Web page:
Medical Assessment of Autism

In terms of medical assessment, diagnosing autism does not rely on conventional medical tests such as blood work or brain scans. Rather, an accurate diagnosis hinges upon careful observation of the individual’s communication patterns, social interactions, and engagement with activities and interests. Healthcare professionals engage in a comprehensive exploration of various factors to establish an accurate diagnosis and develop tailored interventions. This involves delving into the mother’s pregnancy history to identify any potential prenatal influences on the development of autism. Additionally, clinicians meticulously track developmental milestones from infancy to the present, paying close attention to any deviations or delays that may indicate autism. Sensory challenges, which can significantly impact an individual’s daily functioning, are carefully identified and assessed within the context of the assessment. Past medical conditions such as ear infections and seizures are evaluated to understand their potential implications for autism diagnosis and management.1,2

Family history is also scrutinized for any patterns of developmental disorders, genetic predispositions, or metabolic abnormalities that may contribute to the individual’s presentation. Cognitive functioning is rigorously evaluated through standardized tests and observational methods, providing insights into the individual’s intellectual abilities and processing strengths. Language skills, encompassing both receptive and expressive abilities, are assessed to discern any language-related challenges characteristic of autism. Autism-specific observational tests, interviews, or rating scales are employed to capture the characteristic behaviors and traits associated with autism, facilitating a comprehensive understanding of the individual’s symptomatology and support needs. Through this comprehensive approach to assessment, healthcare professionals can effectively guide diagnosis, intervention, and support strategies tailored to autistic individuals.1,2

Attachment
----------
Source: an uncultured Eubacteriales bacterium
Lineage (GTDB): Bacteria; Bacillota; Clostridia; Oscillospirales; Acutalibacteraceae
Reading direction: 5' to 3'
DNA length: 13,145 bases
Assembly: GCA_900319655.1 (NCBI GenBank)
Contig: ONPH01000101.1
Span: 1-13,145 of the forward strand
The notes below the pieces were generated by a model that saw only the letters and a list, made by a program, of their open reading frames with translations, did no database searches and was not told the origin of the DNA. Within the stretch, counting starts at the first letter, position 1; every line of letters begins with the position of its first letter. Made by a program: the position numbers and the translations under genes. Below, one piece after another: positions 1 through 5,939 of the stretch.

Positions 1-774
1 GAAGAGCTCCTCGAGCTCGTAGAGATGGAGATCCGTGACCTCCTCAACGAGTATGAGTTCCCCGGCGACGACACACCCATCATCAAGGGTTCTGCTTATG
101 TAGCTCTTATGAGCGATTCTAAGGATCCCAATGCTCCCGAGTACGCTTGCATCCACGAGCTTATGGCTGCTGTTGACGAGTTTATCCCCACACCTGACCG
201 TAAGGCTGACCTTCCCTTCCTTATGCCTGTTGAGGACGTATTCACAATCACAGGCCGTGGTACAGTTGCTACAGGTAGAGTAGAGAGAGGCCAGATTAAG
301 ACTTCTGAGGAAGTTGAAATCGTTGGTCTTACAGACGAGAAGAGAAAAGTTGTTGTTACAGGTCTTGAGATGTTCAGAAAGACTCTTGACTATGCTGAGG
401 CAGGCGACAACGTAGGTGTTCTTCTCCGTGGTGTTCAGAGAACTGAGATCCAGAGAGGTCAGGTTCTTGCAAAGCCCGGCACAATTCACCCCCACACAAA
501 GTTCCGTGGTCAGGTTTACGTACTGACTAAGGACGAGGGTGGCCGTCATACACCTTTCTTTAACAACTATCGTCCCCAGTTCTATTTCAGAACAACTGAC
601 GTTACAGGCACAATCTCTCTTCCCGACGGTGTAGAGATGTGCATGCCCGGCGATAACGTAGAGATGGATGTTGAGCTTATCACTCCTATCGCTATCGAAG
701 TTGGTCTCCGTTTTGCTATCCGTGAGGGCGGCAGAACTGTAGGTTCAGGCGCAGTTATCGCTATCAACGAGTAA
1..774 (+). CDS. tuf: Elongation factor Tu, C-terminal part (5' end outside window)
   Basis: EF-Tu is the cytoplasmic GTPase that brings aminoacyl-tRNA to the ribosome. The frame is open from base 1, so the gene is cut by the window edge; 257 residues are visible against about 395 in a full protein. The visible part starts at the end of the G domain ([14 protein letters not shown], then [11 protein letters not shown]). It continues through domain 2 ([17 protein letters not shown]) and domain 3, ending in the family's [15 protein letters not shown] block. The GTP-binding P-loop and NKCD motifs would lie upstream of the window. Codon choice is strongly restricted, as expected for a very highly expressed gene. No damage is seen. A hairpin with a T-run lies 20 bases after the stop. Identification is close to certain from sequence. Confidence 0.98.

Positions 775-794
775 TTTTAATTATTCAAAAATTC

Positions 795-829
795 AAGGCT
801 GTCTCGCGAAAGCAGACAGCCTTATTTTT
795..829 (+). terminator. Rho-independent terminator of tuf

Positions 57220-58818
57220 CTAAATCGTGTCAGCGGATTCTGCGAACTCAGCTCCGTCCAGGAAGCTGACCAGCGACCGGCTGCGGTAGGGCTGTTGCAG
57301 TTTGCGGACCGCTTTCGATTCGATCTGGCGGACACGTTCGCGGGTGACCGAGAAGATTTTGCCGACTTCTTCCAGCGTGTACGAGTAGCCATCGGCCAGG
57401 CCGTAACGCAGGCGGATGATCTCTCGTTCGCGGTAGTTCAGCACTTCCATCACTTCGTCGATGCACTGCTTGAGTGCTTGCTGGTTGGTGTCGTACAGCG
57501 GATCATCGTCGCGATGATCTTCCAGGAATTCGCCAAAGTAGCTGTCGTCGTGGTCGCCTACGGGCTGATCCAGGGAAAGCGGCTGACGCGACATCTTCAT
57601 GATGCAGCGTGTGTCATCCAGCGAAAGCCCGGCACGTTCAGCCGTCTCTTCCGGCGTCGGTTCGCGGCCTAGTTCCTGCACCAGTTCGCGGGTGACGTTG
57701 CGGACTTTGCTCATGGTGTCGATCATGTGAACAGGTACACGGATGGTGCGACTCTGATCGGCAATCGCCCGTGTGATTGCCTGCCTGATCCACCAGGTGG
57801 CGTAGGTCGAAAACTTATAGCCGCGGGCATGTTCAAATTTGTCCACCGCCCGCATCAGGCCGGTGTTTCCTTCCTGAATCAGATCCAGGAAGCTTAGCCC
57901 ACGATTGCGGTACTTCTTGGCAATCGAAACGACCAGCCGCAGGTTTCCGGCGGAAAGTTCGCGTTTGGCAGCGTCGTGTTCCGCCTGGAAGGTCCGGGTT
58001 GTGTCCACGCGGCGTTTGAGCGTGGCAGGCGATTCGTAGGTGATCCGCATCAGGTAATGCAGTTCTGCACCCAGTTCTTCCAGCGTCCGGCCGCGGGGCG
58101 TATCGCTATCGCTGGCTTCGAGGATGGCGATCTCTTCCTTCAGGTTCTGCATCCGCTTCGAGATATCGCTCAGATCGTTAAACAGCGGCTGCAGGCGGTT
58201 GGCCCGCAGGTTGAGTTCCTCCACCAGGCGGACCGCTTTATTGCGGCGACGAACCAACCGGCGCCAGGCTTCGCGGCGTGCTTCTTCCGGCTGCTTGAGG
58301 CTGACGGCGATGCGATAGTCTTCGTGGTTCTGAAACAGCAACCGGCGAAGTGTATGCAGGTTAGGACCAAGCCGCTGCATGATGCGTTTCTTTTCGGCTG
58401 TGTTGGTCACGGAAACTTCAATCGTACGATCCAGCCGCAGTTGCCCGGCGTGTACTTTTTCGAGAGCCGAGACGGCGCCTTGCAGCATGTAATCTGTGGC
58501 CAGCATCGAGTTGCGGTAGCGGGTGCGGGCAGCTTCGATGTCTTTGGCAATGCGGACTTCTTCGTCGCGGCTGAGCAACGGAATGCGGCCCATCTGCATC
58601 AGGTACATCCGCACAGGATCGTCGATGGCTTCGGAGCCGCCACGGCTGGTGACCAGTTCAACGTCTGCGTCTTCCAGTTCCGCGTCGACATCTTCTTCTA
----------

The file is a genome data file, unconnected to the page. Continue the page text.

Types of Autism

Autism diagnosis and classification underwent significant changes with the introduction of the DSM-5 in 2013, which redefined the diagnostic criteria and terminology for autism spectrum disorders (ASD). Prior to 2013, autism was part of the pervasive developmental disorders (PDD) category, encompassing several diagnoses. However, with the DSM-5, four previous PDD diagnoses, including pervasive developmental disorder not otherwise specified (PDD-NOS), Asperger’s syndrome, autistic disorder, and childhood disintegrative disorder (CDD), were consolidated under the umbrella term of autism spectrum disorder (ASD). This reclassification aimed to streamline diagnostic criteria and provide a more comprehensive understanding of autism’s diverse presentations and characteristics. A fifth diagnosis formerly included in the PDD category, Rett syndrome, is now recognized as a distinct disorder caused by a genetic mutation and is no longer considered a type of autism. Autism is now characterized by varying degrees of severity, with the level of support needed for individuals determined by the associated symptomatic behaviors. The DSM-5 introduced a three-level severity classification system: 6,7

Level 1 – Requires support

Level 2 – Requires substantial support

Level 3 – Requires very substantial support

This classification framework helps clinicians and caregivers better understand an autistic individual’s needs and tailor interventions accordingly, promoting more targeted and effective management strategies for individuals across the autism spectrum. 6,7

Level 1 Autism

Level 1 autism, formerly recognized as Asperger’s Syndrome, is a milder form of autism. It is characterized by distinctive behavioral patterns and challenges in social communication and interaction. Individuals diagnosed with Level 1 autism may also include those previously categorized under Pervasive Developmental Disorder, Not Otherwise Specified (PDD-NOS), who exhibit some autism-like characteristics but may not meet the full criteria for autism spectrum disorder or Asperger syndrome. One hallmark feature of Level 1 autism is the presence of high intelligence and the ability to manage daily life activities, often allowing individuals to maintain employment. They may exhibit extreme interest in specific topics and engage in extensive discussions about these subjects. Despite retaining the ability to develop spoken language, individuals with Level 1 autism may struggle with effective communication skills, experiencing challenges in understanding and complying with social conventions. Emotional and sensory dysregulation may be observed, along with difficulties in understanding social cues and maintaining eye contact during interactions. Individuals at this level of autism spectrum disorder often prefer solitary activities and may exhibit rigid or inflexible behaviors. They may experience stress during transitions and display behavioral problems in response to changes or unexpected situations. 6,7